Zelda: We interviewed Andrew Shouldice, creator of Tunic now that the game, by the hand of Finji, is officially released after a long development. Tunic is one of those independent games that lands on its feet. Its nice and attractive artistic design and the references that evoked sagas like The Legend of Zelda made it one of the names to follow. But the development has been lengthening (we played it at E3 in 2017 and it will be released on March 16, 2022), not because of problems, but because behind him is Andrew Shouldice, a single creator with an idea that has gone step by step. step, slowly but surely. He is now preparing to come to light and this is what a developer who has worked almost intimately with his first work feels. It won’t be the last, for sure.
How do you feel after releasing the game after so many years of development?
I’m not entirely sure. In these final days polishing as much as possible, I don’t know if he’s prepared enough to go out. I guess I’m excited and terrified, expected. The biggest feeling is the satisfaction that things have finally worked out. During development there are all kinds of unfinished features, lost assets… Seeing it all together is comforting.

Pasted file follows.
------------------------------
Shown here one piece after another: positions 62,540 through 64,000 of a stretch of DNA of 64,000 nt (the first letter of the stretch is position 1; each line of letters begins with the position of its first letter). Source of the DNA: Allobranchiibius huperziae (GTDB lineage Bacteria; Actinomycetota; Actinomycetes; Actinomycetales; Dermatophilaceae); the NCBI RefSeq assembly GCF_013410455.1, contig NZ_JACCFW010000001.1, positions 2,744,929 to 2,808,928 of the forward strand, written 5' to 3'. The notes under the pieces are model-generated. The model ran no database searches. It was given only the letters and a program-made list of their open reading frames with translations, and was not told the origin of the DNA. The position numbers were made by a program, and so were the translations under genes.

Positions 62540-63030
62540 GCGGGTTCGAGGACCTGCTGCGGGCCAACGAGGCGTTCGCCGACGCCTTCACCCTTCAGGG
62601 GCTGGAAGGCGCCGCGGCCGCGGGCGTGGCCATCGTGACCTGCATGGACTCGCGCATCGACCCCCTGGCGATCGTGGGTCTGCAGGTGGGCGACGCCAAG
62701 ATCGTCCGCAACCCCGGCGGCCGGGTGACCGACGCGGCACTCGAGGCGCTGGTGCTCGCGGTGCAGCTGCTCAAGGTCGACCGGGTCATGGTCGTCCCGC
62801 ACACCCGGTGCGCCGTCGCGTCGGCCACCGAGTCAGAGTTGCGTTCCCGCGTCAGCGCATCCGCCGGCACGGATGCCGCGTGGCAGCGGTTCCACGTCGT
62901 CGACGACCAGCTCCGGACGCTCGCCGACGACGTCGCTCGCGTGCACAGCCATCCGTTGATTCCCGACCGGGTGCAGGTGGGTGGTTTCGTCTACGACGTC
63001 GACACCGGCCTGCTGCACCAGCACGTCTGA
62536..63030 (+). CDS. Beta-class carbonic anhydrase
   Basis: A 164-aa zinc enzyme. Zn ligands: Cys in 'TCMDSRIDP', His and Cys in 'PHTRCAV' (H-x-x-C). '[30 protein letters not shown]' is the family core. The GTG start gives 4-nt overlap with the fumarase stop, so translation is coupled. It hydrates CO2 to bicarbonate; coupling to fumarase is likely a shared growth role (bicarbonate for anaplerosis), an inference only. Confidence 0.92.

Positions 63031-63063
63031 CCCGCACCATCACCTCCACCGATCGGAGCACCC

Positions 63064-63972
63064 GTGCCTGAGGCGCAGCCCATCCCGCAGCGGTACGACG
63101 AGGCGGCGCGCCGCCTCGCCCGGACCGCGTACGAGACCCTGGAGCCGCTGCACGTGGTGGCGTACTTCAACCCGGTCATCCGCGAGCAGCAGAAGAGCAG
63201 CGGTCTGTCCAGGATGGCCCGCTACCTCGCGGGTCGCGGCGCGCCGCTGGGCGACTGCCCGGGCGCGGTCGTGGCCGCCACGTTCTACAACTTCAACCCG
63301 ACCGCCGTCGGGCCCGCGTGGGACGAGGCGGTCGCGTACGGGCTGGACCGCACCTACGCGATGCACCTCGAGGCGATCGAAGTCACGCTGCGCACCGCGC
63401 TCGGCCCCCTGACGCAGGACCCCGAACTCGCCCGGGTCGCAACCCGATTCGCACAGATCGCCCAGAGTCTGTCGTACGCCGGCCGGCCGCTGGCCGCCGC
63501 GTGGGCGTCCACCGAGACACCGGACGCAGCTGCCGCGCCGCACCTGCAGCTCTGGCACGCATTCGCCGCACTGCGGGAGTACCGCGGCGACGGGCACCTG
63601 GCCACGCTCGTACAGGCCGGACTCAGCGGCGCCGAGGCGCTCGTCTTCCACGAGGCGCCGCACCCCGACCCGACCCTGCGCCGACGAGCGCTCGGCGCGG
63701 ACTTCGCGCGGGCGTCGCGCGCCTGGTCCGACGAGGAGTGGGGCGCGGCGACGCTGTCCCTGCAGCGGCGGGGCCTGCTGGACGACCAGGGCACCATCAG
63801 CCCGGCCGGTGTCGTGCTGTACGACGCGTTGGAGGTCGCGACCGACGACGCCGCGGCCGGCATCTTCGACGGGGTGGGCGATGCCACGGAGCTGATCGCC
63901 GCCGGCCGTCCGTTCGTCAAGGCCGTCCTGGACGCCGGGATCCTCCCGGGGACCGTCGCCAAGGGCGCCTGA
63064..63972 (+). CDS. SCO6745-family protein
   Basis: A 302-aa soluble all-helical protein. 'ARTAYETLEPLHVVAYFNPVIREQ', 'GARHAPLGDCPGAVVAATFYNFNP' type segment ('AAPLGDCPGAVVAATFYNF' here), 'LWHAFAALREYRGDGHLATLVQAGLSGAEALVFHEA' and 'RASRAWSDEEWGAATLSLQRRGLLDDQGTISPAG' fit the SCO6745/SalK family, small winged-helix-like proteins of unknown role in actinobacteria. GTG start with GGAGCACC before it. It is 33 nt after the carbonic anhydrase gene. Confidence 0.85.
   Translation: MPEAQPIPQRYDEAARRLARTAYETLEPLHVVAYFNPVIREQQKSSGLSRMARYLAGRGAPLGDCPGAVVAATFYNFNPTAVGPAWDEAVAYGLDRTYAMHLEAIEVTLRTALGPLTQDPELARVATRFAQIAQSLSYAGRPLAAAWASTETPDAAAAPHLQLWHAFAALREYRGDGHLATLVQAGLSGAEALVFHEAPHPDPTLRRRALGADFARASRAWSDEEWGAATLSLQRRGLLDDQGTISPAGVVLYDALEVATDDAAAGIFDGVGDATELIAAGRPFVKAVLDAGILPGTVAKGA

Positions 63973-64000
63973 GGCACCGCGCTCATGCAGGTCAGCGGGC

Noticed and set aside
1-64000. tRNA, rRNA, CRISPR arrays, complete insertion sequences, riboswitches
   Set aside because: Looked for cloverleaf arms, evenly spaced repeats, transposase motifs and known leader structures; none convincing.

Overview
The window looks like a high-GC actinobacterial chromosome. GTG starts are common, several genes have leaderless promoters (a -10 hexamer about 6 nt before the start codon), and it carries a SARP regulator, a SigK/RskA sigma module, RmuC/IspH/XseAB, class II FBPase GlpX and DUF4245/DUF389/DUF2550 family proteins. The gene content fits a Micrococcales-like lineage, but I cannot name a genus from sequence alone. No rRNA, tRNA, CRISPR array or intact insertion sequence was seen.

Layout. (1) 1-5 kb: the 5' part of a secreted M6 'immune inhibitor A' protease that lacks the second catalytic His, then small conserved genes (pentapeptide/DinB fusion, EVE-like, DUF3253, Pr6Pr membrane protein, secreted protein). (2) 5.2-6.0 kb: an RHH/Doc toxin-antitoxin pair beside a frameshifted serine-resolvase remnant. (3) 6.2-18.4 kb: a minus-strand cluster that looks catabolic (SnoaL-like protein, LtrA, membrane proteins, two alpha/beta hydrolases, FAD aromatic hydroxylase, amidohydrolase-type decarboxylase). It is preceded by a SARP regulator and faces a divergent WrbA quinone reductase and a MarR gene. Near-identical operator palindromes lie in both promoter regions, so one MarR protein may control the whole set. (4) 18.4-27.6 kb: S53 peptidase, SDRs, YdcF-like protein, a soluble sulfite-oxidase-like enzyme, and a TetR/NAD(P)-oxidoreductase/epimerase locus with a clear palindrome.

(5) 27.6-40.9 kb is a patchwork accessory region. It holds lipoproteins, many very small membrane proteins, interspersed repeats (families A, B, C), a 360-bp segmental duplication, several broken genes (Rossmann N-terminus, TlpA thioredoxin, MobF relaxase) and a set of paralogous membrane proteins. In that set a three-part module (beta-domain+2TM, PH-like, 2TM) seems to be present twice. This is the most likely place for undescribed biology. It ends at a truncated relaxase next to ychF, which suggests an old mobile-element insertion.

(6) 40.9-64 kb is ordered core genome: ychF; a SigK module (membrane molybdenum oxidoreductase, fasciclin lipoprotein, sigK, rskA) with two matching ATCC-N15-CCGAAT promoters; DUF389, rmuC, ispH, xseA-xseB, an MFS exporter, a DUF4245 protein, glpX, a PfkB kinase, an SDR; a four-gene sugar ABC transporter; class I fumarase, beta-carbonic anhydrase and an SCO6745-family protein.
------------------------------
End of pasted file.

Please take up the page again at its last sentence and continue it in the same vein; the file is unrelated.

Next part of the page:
I played Tunic in 2017, at E3. I loved it, but then it disappeared from the map. How is this development time managed from when the game is known until it is published?
The truth is that development has always continued steadily, it never stopped. There are simply things that take time to turn out well. I found that keeping track of the time I spent in the game was important, so I recorded all the time I was working, which was really useful. So being able to look at what I worked on last week, last month, or last year puts things into perspective.
And what does this count tell you?
That such a development takes time.
The first The Legend of Zelda is an inspiration; I also admire the challenge of combat in Souls
How do you manage such a long development without a big studio behind it? What role did Finji and Xbox play?
The project was born as something self-financed, and that means that I saved money to endure while I worked on it, and then we found external investment. Collaboration with Finji and Xbox meant that Tunic had the necessary support to make it to the finish line. Well, and one advantage of being such a small team is that the costs were negligible compared to other big studios!